As an example, the monostatic amplitude responses of the breast volume at in frequency domain under different polarization states are shown in Figure 4. Both linear and circular polarization states are considered. Three cases with different radius of the tumors, 5 mm, 10 mm, and 15 mm, are considered and the corresponding amplitude responses are plotted in red, cyan, and black, respectively, in Figure 4. Under monostatic configurations (i.e., ), and .
At frequencies below 1 GHz, it is observed in Figure 4 that the amplitude responses for the four breast volumes are similar for the two linear copolarized and the four circular polarized states. It is apparent that, for the case with 15 mm tumor (black) and 10 mm tumor (cyan), the amplitude response is different to the other two cases when the frequencies are above 1.5 GHz. The results for the case with a 5 mm tumor (red) are almost the same to the reference data (blue) for almost all polarization basis which are difficult to distinguish by visual inspection (except the case VH = HV). It could potentially give a more distinguishable forward dataset for small tumor if VH or HV data is considered. The results indicate that the amplitude responses could be more distinguishable in some polarimetric states than the other, especially in the higher end of the frequency response. Next, the corresponding phase responses as a function of frequency under different polarization states are shown in Figure 5. Similar to the amplitude responses, the phase response for all cases are very similar comparing the reference data (blue) and the 5 mm tumor (red) (except the case VH = HV). The phase responses for the cases with 10 mm (cyan) and 15 mm (black) tumor have more significant differences at above 1 GHz in all cases.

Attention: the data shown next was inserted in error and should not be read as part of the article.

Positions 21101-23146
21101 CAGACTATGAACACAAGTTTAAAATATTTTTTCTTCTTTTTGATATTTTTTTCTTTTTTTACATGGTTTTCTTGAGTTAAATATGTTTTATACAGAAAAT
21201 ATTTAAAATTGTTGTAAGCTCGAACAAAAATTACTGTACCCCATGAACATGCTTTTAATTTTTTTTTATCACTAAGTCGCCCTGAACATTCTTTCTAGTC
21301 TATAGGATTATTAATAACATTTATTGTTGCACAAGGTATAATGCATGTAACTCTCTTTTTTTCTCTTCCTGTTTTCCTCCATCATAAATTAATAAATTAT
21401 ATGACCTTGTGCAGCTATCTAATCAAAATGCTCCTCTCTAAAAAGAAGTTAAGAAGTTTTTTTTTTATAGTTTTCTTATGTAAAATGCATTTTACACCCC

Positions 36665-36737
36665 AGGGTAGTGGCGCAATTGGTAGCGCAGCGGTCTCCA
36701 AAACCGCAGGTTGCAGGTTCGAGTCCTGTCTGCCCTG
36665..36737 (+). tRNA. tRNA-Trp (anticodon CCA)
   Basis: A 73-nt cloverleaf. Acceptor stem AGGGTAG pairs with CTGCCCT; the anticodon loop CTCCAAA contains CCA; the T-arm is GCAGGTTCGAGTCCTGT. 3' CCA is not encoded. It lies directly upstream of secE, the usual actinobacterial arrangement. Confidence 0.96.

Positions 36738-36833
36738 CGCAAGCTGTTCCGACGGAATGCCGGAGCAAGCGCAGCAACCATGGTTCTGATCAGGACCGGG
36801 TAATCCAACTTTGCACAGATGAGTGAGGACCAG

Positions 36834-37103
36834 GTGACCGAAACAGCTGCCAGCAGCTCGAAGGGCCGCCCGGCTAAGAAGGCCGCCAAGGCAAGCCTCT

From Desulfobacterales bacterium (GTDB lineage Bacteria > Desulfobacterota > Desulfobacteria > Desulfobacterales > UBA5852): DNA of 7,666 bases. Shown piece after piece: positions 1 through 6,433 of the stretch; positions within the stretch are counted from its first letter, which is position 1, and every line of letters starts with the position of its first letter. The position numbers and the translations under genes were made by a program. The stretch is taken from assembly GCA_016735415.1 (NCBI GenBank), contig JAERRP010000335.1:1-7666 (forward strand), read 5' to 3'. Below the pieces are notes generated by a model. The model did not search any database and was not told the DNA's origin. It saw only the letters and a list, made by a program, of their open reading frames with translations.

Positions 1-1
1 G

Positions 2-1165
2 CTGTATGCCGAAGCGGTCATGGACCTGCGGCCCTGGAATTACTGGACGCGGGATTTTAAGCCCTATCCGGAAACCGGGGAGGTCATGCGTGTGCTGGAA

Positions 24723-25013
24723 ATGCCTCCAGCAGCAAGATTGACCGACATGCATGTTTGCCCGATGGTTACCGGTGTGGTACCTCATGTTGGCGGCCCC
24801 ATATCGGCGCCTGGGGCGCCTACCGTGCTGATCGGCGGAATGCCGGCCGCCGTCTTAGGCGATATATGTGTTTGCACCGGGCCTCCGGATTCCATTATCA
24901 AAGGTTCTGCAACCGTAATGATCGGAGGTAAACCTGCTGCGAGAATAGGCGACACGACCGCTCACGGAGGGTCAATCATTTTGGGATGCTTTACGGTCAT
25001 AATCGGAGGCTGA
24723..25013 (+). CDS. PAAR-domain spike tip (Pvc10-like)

4.2. Quantitative Measures as a Function of Transmitting and Receiving Directions